At step 902, prior to commencement of game play, the data retrieval module 822 retrieve data relating to five days worth of historical or “real life” information for 5 different foreign exchange options. The processing module 824 then processes the data as previously described into five minute chunks of incremental trading data.

At step 904, both players individually log into the game website maintained by the game server 74 from separate player terminal browsers and elect to play a foreign exchange options tournament game against each other. They are both presented with a screen similar to that shown in FIG. 10a and the game begins at the same time for each player (step 906).

The game controller 80 decides whether to the players are able to play the game, based upon rules setup by the game administrator. The executable module 832, based on resource utilization, decides whether to spawn a new process to handle the game moves (step 908).

In more detail step 908 involves the processing module of the game controller determining whether the server has enough resources available to handle massive amounts of game client requests. It constantly monitors its resource utilisation indicators (e.g. CPU, RAM, Disk Space, & Data Retrieval speeds). If these indicators exceed predetermined thresholds, the executable module 832 will spawn off new game requests into separate processes. These processes are run both on separate game controller hardware, and/or on shared or “cloud infrastructures” provided by a third party such as Amazon. Game clients will then communicate with the new game process, with the game process only communicating balance changes and transaction data for each move, and the end of game details to the game controller 80.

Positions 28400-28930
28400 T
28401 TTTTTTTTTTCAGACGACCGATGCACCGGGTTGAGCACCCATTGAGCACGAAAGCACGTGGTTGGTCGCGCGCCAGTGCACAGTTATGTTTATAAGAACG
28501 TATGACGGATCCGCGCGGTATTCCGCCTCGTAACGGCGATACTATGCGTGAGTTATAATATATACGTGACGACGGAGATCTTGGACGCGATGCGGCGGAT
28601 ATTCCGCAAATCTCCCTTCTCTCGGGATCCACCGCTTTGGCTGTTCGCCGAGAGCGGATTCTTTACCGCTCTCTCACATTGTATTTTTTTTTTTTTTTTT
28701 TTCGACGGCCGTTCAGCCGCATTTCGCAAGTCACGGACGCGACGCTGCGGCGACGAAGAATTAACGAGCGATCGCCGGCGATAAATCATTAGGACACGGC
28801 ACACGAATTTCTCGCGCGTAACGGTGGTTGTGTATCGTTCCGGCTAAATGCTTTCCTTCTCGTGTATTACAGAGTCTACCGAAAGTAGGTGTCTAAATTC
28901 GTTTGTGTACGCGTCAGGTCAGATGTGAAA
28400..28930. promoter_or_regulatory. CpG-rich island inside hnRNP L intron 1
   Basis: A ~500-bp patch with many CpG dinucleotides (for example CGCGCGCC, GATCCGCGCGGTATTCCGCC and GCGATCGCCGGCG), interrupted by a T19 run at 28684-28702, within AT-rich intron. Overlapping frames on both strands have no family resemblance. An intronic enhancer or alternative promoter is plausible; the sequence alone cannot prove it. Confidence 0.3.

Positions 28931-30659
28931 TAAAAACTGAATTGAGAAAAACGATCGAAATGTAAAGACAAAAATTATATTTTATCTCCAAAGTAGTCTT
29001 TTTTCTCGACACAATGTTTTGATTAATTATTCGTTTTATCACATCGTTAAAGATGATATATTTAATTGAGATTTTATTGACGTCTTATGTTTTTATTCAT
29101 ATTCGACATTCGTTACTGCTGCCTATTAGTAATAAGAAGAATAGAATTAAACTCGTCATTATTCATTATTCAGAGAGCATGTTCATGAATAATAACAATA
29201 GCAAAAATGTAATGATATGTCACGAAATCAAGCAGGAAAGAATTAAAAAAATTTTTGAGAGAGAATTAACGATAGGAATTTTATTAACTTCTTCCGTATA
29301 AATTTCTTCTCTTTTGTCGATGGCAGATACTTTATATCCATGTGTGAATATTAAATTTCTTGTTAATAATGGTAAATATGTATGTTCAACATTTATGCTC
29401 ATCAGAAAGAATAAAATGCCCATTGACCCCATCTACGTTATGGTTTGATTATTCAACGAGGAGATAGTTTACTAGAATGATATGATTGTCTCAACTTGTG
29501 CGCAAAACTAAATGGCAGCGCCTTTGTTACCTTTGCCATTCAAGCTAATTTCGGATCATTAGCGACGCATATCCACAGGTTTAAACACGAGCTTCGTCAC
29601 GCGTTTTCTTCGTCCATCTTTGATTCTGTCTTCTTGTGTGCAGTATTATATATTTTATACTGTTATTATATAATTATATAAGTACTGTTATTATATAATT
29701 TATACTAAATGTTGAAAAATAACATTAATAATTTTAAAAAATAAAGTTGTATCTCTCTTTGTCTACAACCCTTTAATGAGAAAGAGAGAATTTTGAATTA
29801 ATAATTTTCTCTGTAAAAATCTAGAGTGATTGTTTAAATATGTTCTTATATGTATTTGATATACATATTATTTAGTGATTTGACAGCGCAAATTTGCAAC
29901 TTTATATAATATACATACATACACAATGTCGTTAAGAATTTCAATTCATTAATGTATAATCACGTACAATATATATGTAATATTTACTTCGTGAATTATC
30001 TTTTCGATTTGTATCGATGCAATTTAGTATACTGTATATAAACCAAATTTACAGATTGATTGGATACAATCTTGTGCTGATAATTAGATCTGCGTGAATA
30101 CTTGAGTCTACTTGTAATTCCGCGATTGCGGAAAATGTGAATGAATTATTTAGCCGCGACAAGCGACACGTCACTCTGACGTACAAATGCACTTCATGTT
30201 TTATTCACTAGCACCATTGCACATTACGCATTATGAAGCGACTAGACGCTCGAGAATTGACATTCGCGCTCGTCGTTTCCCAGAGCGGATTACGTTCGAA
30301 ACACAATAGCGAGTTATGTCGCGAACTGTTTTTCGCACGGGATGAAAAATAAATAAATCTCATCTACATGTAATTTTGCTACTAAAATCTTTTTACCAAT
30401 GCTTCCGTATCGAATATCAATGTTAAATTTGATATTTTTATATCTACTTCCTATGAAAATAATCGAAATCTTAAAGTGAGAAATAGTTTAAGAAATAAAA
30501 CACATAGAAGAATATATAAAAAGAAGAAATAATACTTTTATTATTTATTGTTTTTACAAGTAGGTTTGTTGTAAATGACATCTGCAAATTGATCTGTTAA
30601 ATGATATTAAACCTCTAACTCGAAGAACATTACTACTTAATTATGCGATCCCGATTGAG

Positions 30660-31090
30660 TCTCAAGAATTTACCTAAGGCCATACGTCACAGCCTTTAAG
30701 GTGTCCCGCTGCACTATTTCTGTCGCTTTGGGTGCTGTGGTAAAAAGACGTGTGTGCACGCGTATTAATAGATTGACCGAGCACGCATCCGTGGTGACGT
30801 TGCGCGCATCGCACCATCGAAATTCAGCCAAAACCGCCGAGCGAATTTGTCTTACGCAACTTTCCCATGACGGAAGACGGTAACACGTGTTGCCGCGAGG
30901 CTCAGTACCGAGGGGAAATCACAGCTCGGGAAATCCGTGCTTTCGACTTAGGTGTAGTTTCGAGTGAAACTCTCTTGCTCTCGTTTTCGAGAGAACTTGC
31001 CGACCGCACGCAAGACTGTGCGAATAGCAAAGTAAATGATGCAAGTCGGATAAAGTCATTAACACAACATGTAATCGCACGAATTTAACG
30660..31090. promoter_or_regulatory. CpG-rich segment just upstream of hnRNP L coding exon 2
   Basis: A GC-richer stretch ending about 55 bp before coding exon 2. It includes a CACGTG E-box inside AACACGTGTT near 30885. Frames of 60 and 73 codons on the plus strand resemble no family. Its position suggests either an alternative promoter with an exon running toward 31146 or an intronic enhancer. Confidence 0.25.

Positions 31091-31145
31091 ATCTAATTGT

If one game is serving thousands of clients, it can be spawned into one master game process with many child processes, each of these child processes can run in existing game controller hardware or on infrastructure provided by a third party service such as Amazon.

In the event of a game process being unable to contact the game controller, the game process will retry until a time-out period has expired, in which case it will alert the game clients that an un-correctable error has occurred and the game results will be declared null and void. If the game process has completed the game, it will continue trying until the game controller becomes available. If the event of the game controller losing contact with a game client or game process, it will retry until a time-out period has expired, then declare the game results null and void and roll back any related transactions. If the game controller experiences a failure, when it is restarted it will search for games in an unknown state, attempt to contact respective game clients or game processes. If contact can be re-established, then it will validate the state, then continue as normal. If contact cannot be re-established, then it will declare the game results null and void and roll back any relevant transactions.